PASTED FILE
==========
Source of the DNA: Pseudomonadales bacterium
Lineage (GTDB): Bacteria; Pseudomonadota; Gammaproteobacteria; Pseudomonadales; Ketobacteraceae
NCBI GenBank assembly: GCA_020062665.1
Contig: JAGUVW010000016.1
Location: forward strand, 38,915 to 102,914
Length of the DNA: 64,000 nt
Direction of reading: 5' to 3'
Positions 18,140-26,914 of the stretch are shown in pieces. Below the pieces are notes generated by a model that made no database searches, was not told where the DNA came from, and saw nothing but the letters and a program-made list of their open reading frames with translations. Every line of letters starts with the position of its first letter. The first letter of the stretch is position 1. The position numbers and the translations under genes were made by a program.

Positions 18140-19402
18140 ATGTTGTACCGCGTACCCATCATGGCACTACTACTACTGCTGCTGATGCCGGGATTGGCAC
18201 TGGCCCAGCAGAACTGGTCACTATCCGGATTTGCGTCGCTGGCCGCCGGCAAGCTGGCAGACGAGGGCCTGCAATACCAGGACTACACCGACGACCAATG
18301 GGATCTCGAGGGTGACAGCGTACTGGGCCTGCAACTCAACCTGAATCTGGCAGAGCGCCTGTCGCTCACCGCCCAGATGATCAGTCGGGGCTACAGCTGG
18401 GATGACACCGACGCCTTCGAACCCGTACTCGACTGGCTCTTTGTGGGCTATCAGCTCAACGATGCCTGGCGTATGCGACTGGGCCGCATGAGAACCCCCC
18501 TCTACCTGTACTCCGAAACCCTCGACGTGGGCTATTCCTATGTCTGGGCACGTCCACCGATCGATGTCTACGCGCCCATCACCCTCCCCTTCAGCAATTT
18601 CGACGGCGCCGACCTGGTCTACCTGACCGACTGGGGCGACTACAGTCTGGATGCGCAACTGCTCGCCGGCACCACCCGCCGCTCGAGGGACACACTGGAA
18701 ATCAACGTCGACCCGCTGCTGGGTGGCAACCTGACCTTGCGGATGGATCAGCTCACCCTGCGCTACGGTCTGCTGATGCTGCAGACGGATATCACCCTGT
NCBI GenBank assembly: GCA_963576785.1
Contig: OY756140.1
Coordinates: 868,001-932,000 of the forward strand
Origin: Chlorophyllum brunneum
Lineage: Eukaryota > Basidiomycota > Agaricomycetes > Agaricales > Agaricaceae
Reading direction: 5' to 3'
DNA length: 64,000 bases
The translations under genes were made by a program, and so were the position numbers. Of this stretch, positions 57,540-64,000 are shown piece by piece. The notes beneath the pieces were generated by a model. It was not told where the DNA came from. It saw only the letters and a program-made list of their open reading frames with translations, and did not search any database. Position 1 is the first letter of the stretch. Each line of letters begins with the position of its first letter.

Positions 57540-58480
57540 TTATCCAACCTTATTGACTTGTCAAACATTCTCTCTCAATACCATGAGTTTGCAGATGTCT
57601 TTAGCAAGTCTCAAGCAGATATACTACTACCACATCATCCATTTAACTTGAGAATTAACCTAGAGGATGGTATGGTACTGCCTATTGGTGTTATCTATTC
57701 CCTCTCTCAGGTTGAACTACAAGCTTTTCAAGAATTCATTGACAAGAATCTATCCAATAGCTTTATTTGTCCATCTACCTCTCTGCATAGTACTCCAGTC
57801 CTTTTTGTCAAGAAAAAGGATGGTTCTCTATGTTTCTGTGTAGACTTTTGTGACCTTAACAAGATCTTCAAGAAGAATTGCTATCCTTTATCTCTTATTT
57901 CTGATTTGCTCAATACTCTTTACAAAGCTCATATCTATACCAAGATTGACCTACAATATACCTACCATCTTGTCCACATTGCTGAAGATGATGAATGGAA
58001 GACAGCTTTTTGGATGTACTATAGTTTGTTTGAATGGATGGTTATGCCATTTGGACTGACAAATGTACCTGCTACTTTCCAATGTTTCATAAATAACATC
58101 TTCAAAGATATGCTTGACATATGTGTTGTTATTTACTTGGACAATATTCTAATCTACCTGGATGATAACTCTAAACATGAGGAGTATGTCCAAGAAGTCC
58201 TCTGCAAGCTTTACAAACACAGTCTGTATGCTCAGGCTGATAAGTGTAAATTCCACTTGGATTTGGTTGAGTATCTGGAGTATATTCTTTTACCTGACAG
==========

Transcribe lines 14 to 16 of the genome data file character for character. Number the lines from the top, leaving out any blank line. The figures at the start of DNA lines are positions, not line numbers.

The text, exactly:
18501 TCTACCTGTACTCCGAAACCCTCGACGTGGGCTATTCCTATGTCTGGGCACGTCCACCGATCGATGTCTACGCGCCCATCACCCTCCCCTTCAGCAATTT
18601 CGACGGCGCCGACCTGGTCTACCTGACCGACTGGGGCGACTACAGTCTGGATGCGCAACTGCTCGCCGGCACCACCCGCCGCTCGAGGGACACACTGGAA
18701 ATCAACGTCGACCCGCTGCTGGGTGGCAACCTGACCTTGCGGATGGATCAGCTCACCCTGCGCTACGGTCTGCTGATGCTGCAGACGGATATCACCCTGT